Stop Marketing To EVERYONE – Define Your Target Market

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I have been speaking to a few of my newer clients and they all seem to have one thing in common.  Every one of them claims their target market as “anyone interested in my services.” Some may say they target small business owners, homeowners or stay-at-home moms. All of these targets are too general.


Targeting a specific market does not mean that you have to exclude people that do not fit your criteria from buying from you. Rather, target marketing allows you to focus your marketing dollars and brand message on a specific market that is more likely to buy from you than other markets. This is a much more affordable, efficient and effective way to reach potential clients and generate business.

For example, an vintage clothing company could choose to market to females between the ages of 17-35 with household incomes of $100,000+. To define the market even further, the company could choose to target only those interested in vintage clothing modeled after classic celebrities (Marilyn Monroe, Jackie O).

With a clearly defined target audience, it is much easier to determine where and how to market your company.  The following is how I would select my target audience.

1. Look at your current customer base

Who are your current customers, and why do they buy from you? Look for common characteristics and interests. Which ones bring in the most business? It is very likely that other people like them could also benefit from your product/service.

2. Check out your competition

Who are your competitors targeting? Who are their current customers? How are they catering to those customers and how could YOU do it better..or differently.

3. Analyze your product/service

Write out a list of each feature of your product or service. Next to each feature, list the benefits they provide (and the benefits of those benefits). For example, a fashion designer offers unique and high quality design services. The resulting benefit for the customer is a cultural image that defines who that person is.

Once you have your benefits listed, make a list of people who have a need that your benefit fulfills. For example, a fashion designer could choose to target customers wanting to look like their favorite celebrity. While this is still too general, you now have a base to start from.

4. Choose specific demographics to target

Figure out not only who has a need for your product or service, but also who is most likely to buy it. Think about the following factors:

  • Age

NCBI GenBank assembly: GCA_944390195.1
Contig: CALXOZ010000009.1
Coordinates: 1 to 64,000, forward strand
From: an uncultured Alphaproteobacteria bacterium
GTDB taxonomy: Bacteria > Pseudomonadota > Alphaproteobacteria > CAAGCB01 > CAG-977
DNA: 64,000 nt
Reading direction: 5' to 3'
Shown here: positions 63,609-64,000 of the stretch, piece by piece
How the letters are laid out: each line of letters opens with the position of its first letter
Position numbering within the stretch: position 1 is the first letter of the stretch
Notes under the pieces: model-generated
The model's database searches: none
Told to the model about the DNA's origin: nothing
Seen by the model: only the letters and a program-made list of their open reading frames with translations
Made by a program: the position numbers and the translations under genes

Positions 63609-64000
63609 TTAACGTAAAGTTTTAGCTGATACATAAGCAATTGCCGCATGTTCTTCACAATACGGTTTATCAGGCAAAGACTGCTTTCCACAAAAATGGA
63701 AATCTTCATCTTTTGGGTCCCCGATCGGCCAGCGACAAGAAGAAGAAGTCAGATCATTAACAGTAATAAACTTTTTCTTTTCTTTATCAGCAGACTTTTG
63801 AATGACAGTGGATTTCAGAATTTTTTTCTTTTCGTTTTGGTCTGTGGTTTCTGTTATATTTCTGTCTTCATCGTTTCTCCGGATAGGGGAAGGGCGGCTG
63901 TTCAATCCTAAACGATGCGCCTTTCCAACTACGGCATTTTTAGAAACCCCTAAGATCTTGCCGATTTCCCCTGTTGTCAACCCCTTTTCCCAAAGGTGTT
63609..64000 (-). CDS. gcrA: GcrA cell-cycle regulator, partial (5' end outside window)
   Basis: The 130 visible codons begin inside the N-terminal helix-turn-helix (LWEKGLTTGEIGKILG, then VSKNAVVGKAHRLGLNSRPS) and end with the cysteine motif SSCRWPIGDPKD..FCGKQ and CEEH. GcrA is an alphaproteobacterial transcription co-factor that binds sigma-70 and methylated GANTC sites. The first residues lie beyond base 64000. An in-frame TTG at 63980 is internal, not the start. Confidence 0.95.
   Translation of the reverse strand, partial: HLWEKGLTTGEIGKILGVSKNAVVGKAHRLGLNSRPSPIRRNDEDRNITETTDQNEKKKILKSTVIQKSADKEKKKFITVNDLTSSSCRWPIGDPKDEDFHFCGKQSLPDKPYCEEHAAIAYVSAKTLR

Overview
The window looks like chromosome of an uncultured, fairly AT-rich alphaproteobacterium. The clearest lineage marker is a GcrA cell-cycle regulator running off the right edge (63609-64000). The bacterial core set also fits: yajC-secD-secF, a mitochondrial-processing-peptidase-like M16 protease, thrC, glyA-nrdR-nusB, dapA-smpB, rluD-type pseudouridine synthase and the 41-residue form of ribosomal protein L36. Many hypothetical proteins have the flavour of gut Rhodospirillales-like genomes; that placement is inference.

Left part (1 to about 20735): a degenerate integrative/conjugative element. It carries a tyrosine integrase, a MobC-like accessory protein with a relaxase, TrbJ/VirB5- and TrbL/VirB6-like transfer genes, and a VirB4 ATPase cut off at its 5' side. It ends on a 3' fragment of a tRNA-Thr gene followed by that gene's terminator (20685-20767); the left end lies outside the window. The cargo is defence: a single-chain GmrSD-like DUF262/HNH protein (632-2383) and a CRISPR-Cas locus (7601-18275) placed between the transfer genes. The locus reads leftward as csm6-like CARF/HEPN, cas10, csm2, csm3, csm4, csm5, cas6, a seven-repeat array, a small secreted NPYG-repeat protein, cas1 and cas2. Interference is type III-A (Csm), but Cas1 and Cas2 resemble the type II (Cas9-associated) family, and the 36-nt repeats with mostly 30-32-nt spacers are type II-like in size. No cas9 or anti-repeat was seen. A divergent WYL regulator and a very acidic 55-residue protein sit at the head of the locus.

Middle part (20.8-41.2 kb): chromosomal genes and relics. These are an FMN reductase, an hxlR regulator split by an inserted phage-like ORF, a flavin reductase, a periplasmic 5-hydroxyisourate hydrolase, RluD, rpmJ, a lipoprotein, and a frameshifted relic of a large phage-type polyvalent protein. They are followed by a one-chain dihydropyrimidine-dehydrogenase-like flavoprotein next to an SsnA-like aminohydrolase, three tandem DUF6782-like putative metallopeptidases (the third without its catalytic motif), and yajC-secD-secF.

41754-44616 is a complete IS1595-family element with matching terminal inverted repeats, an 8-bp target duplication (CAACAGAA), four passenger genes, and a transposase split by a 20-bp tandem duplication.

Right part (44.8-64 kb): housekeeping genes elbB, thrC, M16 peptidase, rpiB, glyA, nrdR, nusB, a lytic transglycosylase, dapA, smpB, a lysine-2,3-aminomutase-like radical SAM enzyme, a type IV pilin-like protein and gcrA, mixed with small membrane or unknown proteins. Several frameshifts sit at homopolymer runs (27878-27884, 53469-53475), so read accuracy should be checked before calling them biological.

• Location
  • Gender
  • Income level
  • Education level
  • Marital or family status
  • Occupation
  • Ethnic background

5. Consider the psychographics of your target

Psychographics are more personal characteristics of a person including:

  • Personality
  • Attitudes
  • Values
  • Interests/hobbies
  • Lifestyles
  • Behavior

Determine how your product or service will fit into your target’s lifestyle. How and when will they use the product? What features are most appealing to them? What media do they turn to for information?  Do they read the newspaper, search online or attend particular events?

6. Evaluate your decision

Once you’ve decided on a target market, be sure to consider these questions:

  • Are there enough people that fit my criteria?
  • Will my target really benefit from my product/service? Will they see a need for it?
  • Do I understand what drives my target to make decisions?
  • Can they afford my product/service?
  • Can I reach them with my message? Are they easily accessible?

 

Don’t break your target down too far! Remember, you can have more than one niche market. Consider if your marketing message should be different for each niche market. If you can reach both niches effectively with the same message, then maybe you have broken down your market too far. Also, if you find that there are only 50 people that fit all of your criteria, maybe you should reevaluate your target. The trick is to find that perfect balance.

Finding this information is extremely simple.  Try searching online for research others have done on your target. Search for magazine articles and blogs that talk about your target market or that talk to your target market. Search for blogs and forums where people in your target market communicate their opinions. Look for survey results, or consider conducting a survey of your own. Ask your current customers for feedback.

Conclusion

Defining your target market is the hard part. Once you know who you are targeting, it is much easier to figure out which media you can use to reach them and what marketing messages will resonate with them.

Please share your thoughts! What challenges do you face when trying to find the perfect target? How have you gone about researching your target? What companies do you think do a great job at targeting a niche market?

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